What was new here was the discovery that an animal’s brain could develop a motor map representing how to control a disembodied device—in this case, the computer cursor. In past studies, researchers didn’t keep track of a stable neuron group, and they inevitably had to recalibrate the decoder to adapt it to the new activity the neurons were producing in every session. But that recalibration resulted in a serious problem: It meant that the brain wasn’t being allowed to retain the skill learned in the previous sessions and thus wasn’t able to develop a cortical map of the prosthetic device. In our study we left the decoder unchanged, allowing the brain to assimilate the prosthetic device as if it were a new part of the body.
After two weeks, we performed two follow-up experiments with one of the monkeys. In the first, we started with a decoder that the animal had never used for BMI control. Within a short period of time, the monkey had mastered this new decoder, just as before. The interesting thing this time was that we could switch between this new decoder and an earlier decoder and the monkey’s brain would correctly choose the motor map that corresponded to whichever decoder was active. In the second experiment, we went further and created a shuffled decoder by completely scrambling its parameters. To our surprise, the animal was again able to learn this decoder and operate the computer cursor just as skillfully as before.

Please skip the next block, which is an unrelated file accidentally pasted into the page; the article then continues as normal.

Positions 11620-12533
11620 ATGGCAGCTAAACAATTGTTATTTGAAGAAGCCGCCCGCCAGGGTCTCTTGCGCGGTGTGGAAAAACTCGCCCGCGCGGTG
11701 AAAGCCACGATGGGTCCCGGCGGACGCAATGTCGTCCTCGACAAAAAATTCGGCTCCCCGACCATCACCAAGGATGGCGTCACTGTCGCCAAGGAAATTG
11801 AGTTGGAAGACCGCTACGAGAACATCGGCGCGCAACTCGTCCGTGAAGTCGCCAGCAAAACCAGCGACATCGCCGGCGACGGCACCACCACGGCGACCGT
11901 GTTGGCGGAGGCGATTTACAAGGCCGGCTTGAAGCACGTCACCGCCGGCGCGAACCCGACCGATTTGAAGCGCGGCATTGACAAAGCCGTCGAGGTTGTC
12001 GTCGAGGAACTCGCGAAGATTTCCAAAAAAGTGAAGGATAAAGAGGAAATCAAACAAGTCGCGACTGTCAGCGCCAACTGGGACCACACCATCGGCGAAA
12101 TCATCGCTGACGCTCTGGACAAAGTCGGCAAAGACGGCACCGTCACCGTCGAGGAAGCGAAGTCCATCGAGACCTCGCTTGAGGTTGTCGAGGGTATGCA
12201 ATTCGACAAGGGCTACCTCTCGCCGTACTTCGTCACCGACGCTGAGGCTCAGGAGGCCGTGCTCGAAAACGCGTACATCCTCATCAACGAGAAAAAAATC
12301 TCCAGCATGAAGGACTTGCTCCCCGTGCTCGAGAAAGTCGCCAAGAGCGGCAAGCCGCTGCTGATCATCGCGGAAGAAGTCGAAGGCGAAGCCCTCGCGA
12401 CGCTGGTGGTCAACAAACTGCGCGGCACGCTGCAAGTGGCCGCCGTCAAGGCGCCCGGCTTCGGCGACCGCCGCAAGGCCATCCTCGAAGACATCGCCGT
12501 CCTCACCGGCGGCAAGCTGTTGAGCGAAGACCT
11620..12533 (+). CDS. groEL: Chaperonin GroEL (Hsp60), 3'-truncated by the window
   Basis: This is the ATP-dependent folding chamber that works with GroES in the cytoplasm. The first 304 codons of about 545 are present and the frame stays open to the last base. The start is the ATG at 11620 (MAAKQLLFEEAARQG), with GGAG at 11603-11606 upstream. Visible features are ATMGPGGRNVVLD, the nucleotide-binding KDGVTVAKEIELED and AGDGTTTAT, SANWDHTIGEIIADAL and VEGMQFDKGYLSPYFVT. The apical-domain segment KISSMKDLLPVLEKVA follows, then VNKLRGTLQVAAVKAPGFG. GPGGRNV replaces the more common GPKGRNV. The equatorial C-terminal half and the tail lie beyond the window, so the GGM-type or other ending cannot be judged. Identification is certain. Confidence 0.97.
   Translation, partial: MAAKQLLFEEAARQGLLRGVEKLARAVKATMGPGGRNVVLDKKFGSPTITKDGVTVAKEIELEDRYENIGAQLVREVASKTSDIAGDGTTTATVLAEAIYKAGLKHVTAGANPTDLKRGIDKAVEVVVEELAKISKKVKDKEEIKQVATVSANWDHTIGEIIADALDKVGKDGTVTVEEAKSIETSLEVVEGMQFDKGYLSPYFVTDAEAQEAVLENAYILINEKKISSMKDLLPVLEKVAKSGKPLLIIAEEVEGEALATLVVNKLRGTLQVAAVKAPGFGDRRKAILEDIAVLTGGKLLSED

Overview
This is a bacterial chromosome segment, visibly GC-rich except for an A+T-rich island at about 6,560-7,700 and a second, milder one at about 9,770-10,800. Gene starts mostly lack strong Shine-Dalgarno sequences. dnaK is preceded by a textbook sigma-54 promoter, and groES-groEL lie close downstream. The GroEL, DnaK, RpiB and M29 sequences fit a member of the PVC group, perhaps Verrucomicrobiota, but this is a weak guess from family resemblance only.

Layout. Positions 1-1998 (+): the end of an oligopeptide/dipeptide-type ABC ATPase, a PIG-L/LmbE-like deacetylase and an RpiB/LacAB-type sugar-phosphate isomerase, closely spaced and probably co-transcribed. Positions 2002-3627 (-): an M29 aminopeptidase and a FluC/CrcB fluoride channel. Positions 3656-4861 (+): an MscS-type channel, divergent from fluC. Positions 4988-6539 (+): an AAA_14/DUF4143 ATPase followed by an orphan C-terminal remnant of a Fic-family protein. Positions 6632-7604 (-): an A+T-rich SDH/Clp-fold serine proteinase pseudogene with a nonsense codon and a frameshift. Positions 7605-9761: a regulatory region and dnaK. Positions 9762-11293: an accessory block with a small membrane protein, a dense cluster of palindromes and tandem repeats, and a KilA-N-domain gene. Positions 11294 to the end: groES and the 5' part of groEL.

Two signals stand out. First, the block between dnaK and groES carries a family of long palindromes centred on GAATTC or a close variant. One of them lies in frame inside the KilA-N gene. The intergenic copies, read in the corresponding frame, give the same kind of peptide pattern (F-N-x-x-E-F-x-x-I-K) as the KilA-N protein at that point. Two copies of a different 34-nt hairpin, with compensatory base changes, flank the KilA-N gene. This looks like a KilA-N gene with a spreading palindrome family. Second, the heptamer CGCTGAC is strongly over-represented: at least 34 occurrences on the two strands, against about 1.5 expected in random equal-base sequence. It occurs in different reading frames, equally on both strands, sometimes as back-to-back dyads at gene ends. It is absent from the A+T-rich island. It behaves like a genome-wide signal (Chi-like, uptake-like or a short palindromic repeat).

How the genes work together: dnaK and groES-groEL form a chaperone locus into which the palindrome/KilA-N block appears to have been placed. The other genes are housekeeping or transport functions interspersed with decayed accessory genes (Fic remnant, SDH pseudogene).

These findings highlight the brain’s remarkable plastic properties and suggest that a newly formed prosthetic motor map meets the essential properties of memory. Namely, the map remains unchanged over time and can be readily recalled: Every day the monkeys could promptly control the device; it seems to be a BMI that’s truly plug and play. The map was also resistant to interference from other maps comprising the same set of neurons—just as learning to play tennis doesn’t erase your ability to ride a bicycle.
And in our most recent study, with my students Aaron Koralek and John Long, and my colleagues Xin Jin, of the U.S. National Institutes of Health, and Rui Costa, of the Champalimaud Centre for the Unknown, in Lisbon, we went one step further. Our results showed that other brain areas that had not been explored in a BMI context—including neural circuits between the cortex and deep-brain structures such as the basal ganglia—are actually key to the learning of prosthetic skills. This means that in principle, learning how to control a prosthetic device using a BMI may feel completely natural to a person, because this learning uses the brain’s existing built-in circuits for natural motor control.